Panel Paper: Using Student Test Scores to Measure Principal Performance

Friday, November 9, 2012 : 8:40 AM
Salon A (Radisson Plaza Lord Baltimore Hotel)

*Names in bold indicate Presenter

Jason A. Grissom1, Susanna Loeb2 and Demetra Kalogrides2, (1)Vanderbilt University, (2)Stanford University

Researchers have devoted substantial attention to the use of student test score data to measure teacher performance. Recently, policymakers have shown interest in using student achievement data to measure the contributions of school administrators as well, as evidenced by recent changes to principal evaluation policies in states like Florida and Louisiana. Yet the use of test scores to measure principal effects has gotten little attention, and the degree to which the research on the measurement of teacher value-added can be applied directly to principals is unclear.

To address this gap in the literature, this paper investigates the capacity of longitudinal achievement data to uncover principal effects. Building on prior research, it describes three conceptually distinct approaches to using longitudinal student achievement data to capture the contributions of principals to test score growth: (1) a school effectiveness model that attributes average school growth to the principal; (2) a relative school effectiveness model that separates principal effects from long-run school effects; and (3) a school improvement model that explicitly allows principal effects to take multiple years to become evident. The paper discusses the different understandings of how principals affect schools implicit in each of these approaches and the potential tradeoffs involved in measuring performance using one approach over another.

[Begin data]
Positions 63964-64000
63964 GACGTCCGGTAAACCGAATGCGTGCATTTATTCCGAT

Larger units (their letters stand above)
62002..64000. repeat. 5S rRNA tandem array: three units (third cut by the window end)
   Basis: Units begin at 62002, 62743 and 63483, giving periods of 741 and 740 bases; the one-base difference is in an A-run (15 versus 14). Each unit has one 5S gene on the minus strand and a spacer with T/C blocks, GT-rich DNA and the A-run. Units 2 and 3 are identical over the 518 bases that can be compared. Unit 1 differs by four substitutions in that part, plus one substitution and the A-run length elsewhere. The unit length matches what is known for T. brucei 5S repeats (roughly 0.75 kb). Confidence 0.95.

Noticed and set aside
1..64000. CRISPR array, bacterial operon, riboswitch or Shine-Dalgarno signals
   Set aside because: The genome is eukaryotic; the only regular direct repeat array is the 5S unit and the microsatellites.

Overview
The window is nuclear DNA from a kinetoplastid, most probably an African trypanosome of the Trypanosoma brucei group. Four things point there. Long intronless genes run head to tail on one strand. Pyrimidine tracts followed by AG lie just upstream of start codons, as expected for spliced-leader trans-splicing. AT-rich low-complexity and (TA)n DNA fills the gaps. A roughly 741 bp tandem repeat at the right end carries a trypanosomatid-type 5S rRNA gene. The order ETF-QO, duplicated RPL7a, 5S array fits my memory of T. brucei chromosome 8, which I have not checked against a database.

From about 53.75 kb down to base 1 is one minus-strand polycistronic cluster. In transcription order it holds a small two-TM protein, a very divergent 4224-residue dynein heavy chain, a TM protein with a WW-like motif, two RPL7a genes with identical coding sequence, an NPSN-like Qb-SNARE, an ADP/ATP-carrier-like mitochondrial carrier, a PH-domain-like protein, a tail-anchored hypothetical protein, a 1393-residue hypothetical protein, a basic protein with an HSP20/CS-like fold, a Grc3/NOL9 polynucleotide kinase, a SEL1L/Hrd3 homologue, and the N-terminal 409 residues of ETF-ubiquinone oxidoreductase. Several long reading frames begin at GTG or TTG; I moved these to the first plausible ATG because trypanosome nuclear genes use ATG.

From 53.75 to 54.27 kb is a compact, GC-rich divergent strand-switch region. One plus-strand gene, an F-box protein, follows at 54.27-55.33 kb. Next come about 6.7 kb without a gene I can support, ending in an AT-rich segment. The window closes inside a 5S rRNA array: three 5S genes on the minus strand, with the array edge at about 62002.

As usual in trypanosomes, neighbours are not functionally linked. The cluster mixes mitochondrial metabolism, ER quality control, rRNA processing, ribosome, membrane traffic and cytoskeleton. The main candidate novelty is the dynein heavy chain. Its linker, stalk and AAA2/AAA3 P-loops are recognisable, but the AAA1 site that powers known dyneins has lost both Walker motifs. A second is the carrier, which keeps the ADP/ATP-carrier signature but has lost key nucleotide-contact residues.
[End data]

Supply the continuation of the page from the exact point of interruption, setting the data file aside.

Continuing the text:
In the empirical portion of the paper, we use longitudinal data from Miami-Dade County Public Schools—the nation’s fourth-largest school district—to run variants (e.g., random vs. fixed effects, with and without student fixed effects) of each of the three approaches and compare the results. All three approaches find significant variation in principal effects on schools. However, this exercise makes clear that the choice of model is fundamentally important: across modeling approaches, correlations among principals’ estimated contributions are sometimes very small or even negative. In fact, nearly a third of principals in the highest quartile of performance estimated by the school effectiveness approach are in the lowest quartile when performance is calculated via the school improvement approach. In a step typically not feasible in value-added studies, we next examine the correlations between model predictions and non-test score-based measures of principal performance, such as district performance evaluations or parent climate surveys. We find that these metrics correlate most consistently with the school effectiveness models—whose theoretical properties are the least satisfying—but infrequently with the other models, suggesting that these alternative measures may be better measures of how the school itself is performing than of the principal’s particular contribution.

These results have a variety of implications for policy researchers as well as for state and district policymakers seeking to use student test scores for principal evaluation and compensation. Most importantly, the results show that choice of model matters; low correlations and high reclassification rates across modeling approaches show that principals’ performance evaluations can be quite sensitive to empirical specification. More research on this topic is needed. States and districts should exercise caution in using student test scores for high-stakes decisions concerning principals.